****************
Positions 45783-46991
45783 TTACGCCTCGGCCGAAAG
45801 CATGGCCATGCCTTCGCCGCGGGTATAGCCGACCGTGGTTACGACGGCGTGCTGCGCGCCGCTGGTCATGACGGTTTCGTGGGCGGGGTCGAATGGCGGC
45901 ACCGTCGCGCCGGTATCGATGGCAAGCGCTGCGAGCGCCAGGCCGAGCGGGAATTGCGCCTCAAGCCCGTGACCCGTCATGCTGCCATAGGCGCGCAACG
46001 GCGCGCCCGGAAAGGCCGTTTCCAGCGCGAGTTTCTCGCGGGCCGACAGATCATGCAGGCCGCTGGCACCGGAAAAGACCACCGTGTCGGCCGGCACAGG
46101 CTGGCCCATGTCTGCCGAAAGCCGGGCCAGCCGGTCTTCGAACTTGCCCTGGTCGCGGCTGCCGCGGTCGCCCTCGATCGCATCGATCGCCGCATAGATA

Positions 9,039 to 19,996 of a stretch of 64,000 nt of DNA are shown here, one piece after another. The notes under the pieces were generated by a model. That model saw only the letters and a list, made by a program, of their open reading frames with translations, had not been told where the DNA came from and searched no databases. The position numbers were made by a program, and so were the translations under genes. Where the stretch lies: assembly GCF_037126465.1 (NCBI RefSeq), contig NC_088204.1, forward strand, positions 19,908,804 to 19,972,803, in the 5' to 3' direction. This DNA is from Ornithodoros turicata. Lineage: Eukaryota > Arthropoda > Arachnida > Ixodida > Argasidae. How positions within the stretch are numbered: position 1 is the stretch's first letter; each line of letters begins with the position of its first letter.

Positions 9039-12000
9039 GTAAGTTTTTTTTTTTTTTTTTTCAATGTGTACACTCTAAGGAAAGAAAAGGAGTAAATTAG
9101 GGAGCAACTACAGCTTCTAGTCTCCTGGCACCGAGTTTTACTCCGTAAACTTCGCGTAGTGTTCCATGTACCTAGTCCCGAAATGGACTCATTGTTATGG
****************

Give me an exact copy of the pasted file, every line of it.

Positions 45783-46991
45783 TTACGCCTCGGCCGAAAG
45801 CATGGCCATGCCTTCGCCGCGGGTATAGCCGACCGTGGTTACGACGGCGTGCTGCGCGCCGCTGGTCATGACGGTTTCGTGGGCGGGGTCGAATGGCGGC
45901 ACCGTCGCGCCGGTATCGATGGCAAGCGCTGCGAGCGCCAGGCCGAGCGGGAATTGCGCCTCAAGCCCGTGACCCGTCATGCTGCCATAGGCGCGCAACG
46001 GCGCGCCCGGAAAGGCCGTTTCCAGCGCGAGTTTCTCGCGGGCCGACAGATCATGCAGGCCGCTGGCACCGGAAAAGACCACCGTGTCGGCCGGCACAGG
46101 CTGGCCCATGTCTGCCGAAAGCCGGGCCAGCCGGTCTTCGAACTTGCCCTGGTCGCGGCTGCCGCGGTCGCCCTCGATCGCATCGATCGCCGCATAGATA

Positions 9,039 to 19,996 of a stretch of 64,000 nt of DNA are shown here, one piece after another. The notes under the pieces were generated by a model. That model saw only the letters and a list, made by a program, of their open reading frames with translations, had not been told where the DNA came from and searched no databases. The position numbers were made by a program, and so were the translations under genes. Where the stretch lies: assembly GCF_037126465.1 (NCBI RefSeq), contig NC_088204.1, forward strand, positions 19,908,804 to 19,972,803, in the 5' to 3' direction. This DNA is from Ornithodoros turicata. Lineage: Eukaryota > Arthropoda > Arachnida > Ixodida > Argasidae. How positions within the stretch are numbered: position 1 is the stretch's first letter; each line of letters begins with the position of its first letter.

Positions 9039-12000
9039 GTAAGTTTTTTTTTTTTTTTTTTCAATGTGTACACTCTAAGGAAAGAAAAGGAGTAAATTAG
9101 GGAGCAACTACAGCTTCTAGTCTCCTGGCACCGAGTTTTACTCCGTAAACTTCGCGTAGTGTTCCATGTACCTAGTCCCGAAATGGACTCATTGTTATGG